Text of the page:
"Several of my uncles served in Korea, and World War IIÉit wasn't so much about the particular war to me that sold me on that songÉit's a story song, and it's so real to me, I can close my eyes and envision the entire thing, like a movie."
England also says, enthusiastically, that the power of the song is enhanced by the haunting harmony vocal of Andrea Zonn. "It was a real pleasure to work with her, she did a great job."
As a "bonus track" on the new album, Brooks convinced England to record a new version of "Should've Asked Her Faster," but England was reluctant at first - having played it "900,000 times" over the last five years, he was frankly getting a little tired of it.
"That was actually Garth's suggestionÉhe said 'this (album) is so much different than anything you've ever cut, that we need to take the songs people recognize, and age it, mature it, just like the rest of the album is matured over your other two.' I'm glad we did it now, but initially I wasn't for this, but in all honesty I think I like this cut every bit as well as the first cut."
It certainly was an added incentive when, on buckling down to record the new version, he looked across and saw Steve Wariner sitting in front of him. Wariner's jazz-like scatting and guitar licks add a new, even more playful dimension to the song. England describes it as "more of a guy song," comparing it to the good-natured Moe Bandy/Joe Stampley duets of a few years back.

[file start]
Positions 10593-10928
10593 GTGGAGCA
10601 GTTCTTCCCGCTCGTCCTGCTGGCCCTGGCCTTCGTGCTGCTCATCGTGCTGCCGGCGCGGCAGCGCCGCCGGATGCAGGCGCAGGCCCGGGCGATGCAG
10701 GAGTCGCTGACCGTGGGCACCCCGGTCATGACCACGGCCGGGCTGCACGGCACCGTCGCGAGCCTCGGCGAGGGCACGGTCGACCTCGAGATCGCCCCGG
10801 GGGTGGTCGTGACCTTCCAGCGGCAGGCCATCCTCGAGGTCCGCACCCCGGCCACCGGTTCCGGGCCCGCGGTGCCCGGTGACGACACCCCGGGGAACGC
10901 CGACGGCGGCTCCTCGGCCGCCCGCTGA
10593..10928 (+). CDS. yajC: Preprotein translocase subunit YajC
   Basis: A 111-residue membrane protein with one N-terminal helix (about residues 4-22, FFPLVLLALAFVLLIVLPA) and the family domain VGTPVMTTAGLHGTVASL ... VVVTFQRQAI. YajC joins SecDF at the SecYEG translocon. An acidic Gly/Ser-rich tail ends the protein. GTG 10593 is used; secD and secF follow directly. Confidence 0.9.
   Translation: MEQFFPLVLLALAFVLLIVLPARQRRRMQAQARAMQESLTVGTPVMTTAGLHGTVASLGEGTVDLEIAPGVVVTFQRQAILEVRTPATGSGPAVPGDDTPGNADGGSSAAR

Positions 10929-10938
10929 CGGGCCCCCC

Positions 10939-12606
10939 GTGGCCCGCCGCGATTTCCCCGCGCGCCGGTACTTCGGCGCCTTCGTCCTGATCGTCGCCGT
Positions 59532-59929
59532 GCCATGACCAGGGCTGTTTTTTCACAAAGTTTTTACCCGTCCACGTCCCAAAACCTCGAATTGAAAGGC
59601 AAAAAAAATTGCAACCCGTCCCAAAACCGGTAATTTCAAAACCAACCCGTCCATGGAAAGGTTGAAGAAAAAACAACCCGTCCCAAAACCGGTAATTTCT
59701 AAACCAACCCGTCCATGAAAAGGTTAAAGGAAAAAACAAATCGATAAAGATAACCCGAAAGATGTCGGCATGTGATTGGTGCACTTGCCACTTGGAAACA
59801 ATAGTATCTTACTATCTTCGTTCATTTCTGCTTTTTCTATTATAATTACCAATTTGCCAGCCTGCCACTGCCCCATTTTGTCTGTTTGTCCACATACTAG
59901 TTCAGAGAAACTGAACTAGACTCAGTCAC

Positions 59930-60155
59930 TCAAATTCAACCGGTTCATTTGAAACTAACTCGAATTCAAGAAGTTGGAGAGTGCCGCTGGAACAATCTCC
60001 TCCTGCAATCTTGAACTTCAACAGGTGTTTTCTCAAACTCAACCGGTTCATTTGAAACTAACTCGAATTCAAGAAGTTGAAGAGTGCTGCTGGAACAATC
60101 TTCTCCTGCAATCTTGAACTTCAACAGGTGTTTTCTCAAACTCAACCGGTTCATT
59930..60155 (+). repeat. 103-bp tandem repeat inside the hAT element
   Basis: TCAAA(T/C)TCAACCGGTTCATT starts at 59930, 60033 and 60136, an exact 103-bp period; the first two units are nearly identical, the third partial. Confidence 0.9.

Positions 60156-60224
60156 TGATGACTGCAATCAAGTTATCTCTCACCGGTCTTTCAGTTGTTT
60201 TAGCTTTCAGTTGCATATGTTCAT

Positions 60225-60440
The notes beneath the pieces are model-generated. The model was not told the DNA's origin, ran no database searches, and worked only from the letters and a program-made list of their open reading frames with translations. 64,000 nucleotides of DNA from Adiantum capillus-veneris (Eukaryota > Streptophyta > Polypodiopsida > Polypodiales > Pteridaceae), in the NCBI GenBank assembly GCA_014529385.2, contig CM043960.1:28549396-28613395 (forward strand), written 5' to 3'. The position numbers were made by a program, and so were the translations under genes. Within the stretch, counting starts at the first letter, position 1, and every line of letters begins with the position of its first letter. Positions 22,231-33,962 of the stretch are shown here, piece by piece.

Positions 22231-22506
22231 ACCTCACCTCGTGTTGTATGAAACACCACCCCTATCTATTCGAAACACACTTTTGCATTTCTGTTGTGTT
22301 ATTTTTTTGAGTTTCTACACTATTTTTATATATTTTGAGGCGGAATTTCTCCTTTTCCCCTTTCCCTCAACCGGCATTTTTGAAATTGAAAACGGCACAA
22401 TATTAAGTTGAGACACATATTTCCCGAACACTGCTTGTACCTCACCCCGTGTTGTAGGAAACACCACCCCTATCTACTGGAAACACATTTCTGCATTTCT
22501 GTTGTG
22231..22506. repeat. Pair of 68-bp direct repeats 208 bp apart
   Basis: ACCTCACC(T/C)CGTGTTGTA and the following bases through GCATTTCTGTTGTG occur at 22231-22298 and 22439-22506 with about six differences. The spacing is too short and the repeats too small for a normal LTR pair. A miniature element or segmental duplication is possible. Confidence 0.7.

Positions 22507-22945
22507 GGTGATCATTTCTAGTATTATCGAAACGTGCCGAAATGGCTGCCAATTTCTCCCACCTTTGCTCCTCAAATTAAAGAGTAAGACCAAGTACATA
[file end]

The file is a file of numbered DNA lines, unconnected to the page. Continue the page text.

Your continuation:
Tyler England may or may not become more of a country music "star" than he was as Ty England, but the last five years have given him a much clearer picture of where's he's been, and where he's going. He understands, for one thing, that consistent success depends, for better or worse, on carving out a niche on radio playlists.
"What hurt me, more than anything else, was the lack of hits on the radioÉnothing will break your heart like getting a band like (mine) together, a group of guys that love music, and then watching it unravel because you can't deliver a hit on radio. My goal is to just work at radio, and hopefully radio is going to want to play this stuff, and I'll be there to support them when they do."
Still, pleasing the radio gods aside, England is satisfied with the more confident, self-assured and, yes, mature artist heard on "Highways And Dance Halls." He's quick to share credit with Brooks for the finished product, but he seems pleased and justifiably proud that, in the end, he got to do it his way.
"This is the first time, ever, that I got to be so much a part of every little detail in this whole projectÉthis has been me, all the way, and I'm not trying to be selfish or anything, but it makes me so much more comfortable being able to tell somebody, this is my stuffÉwhether they like it or hate it, at least I can say that honestly, and actually say that I had a huge part in the making of everything you see."